It is believed that the presence of this type of specialist, included in a well-organized network of primary care, where the objectives are agreed and shared by all involved, could lead to a partial but significant decrease in hospital admissions.

     
  • b. The Italian (autonomous respiratory unit) and the United Kingdom (a multidisciplinary department with one senior and one junior consultant plus physicians in training) models of hospital specialist system: what are the points of strength and weakness?

The conclusions of the discussion on this point were:

Apparently, there is no difference because both systems seem to meet the new health needs. Both in UK and in Italy (in both countries the public health system is going through an economic crisis) the organization of hospital structures does not seem coherent with the changes that have determined various new needs and demands on public health. The longer life expectancy and the change toward healthier lifestyles have led to an increased prevalence of chronic conditions, whose diagnostic and therapeutic management is totally different from that of acute illnesses. Presently chronic diseases represent 80% of all health requests [8], thus it is crucial to foster an improved quality of care in respiratory hospital departments, whether complex or simple units, for acute patients and manage the care of chronic diseases in the home setting. For this reason, the number of beds is not important but rather how they are utilized (i.e. only for acute patients requiring highly specialized care and for the shortest time possible, so creating a more efficient turnover). The assembly pointed out the need for some beds of intensive and/or semi-intensive care in each respiratory department (2–4 beds each 200,000 inhabitants). It is also important from a therapeutic point of view to organize community-based continuity of care and make respiratory post-intensive rehabilitation available in structures in the local community or at home. The assembly concluded that the Italian system better meets the health needs of the population than the UK system and seems more suitable as a model of specialized hospital respiratory care in future years, but it also recognized that the national health system, mainly to reduce costs, is massively reducing the number of respiratory units in Italy.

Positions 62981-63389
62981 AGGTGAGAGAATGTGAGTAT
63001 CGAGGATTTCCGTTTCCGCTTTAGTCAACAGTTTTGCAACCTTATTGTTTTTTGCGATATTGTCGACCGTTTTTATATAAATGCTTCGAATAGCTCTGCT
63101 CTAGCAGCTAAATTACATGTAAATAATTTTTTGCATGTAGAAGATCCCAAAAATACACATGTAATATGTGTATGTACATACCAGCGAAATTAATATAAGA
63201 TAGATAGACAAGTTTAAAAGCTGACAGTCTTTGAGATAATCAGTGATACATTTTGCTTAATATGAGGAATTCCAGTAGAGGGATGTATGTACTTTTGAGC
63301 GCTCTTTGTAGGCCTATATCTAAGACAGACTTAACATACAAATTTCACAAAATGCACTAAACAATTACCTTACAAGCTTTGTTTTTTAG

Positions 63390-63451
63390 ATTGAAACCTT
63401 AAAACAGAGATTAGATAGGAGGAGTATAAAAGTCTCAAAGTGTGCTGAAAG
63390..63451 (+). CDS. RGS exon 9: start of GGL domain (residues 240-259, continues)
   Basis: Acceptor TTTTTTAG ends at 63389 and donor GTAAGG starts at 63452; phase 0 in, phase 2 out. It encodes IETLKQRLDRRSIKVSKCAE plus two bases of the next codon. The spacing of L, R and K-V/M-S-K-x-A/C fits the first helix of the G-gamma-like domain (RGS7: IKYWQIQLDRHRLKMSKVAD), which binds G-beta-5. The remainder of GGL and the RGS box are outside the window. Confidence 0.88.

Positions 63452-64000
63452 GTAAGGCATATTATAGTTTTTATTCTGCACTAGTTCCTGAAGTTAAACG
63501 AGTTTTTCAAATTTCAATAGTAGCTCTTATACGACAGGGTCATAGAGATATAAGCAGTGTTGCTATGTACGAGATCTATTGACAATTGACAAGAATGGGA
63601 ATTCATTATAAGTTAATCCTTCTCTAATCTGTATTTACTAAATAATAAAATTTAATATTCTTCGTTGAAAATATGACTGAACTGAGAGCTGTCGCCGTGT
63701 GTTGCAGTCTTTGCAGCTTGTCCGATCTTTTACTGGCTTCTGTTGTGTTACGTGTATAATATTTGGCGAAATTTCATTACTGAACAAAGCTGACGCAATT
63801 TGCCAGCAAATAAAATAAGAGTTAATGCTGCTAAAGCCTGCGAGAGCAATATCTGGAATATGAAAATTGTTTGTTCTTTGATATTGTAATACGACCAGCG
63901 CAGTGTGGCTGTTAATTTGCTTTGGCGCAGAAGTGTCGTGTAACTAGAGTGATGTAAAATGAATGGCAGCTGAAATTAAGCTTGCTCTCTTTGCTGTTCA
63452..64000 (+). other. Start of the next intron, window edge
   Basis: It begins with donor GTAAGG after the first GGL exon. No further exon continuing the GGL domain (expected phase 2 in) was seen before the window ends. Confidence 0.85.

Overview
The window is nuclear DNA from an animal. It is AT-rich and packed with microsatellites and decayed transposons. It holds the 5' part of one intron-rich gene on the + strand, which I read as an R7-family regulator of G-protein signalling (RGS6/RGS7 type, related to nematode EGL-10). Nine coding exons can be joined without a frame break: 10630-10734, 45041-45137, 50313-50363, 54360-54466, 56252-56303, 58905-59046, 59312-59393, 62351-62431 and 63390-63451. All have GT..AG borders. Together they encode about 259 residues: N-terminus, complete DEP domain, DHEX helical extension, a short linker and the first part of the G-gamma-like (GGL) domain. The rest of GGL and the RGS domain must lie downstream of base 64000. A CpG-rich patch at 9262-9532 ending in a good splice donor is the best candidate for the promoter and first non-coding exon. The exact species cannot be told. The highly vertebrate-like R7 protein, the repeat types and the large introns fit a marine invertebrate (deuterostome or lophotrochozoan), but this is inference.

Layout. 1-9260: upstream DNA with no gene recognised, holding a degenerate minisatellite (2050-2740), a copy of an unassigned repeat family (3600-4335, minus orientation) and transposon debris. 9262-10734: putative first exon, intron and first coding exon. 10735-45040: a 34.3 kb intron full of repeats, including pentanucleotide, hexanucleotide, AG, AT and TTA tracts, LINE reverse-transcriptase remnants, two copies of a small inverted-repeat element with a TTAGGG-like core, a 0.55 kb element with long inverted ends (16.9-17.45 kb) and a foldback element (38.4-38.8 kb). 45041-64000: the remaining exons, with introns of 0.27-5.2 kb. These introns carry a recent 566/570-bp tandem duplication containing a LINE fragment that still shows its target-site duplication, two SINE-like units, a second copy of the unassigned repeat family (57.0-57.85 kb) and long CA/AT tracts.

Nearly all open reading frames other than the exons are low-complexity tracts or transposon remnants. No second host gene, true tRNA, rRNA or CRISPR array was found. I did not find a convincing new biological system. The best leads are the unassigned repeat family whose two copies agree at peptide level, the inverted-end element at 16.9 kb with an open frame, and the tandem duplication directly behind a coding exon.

• b. Some Italian regions have produced diagnostic-therapeutic pathways (DTPs) for COPD: what are the organizational similarities and differences?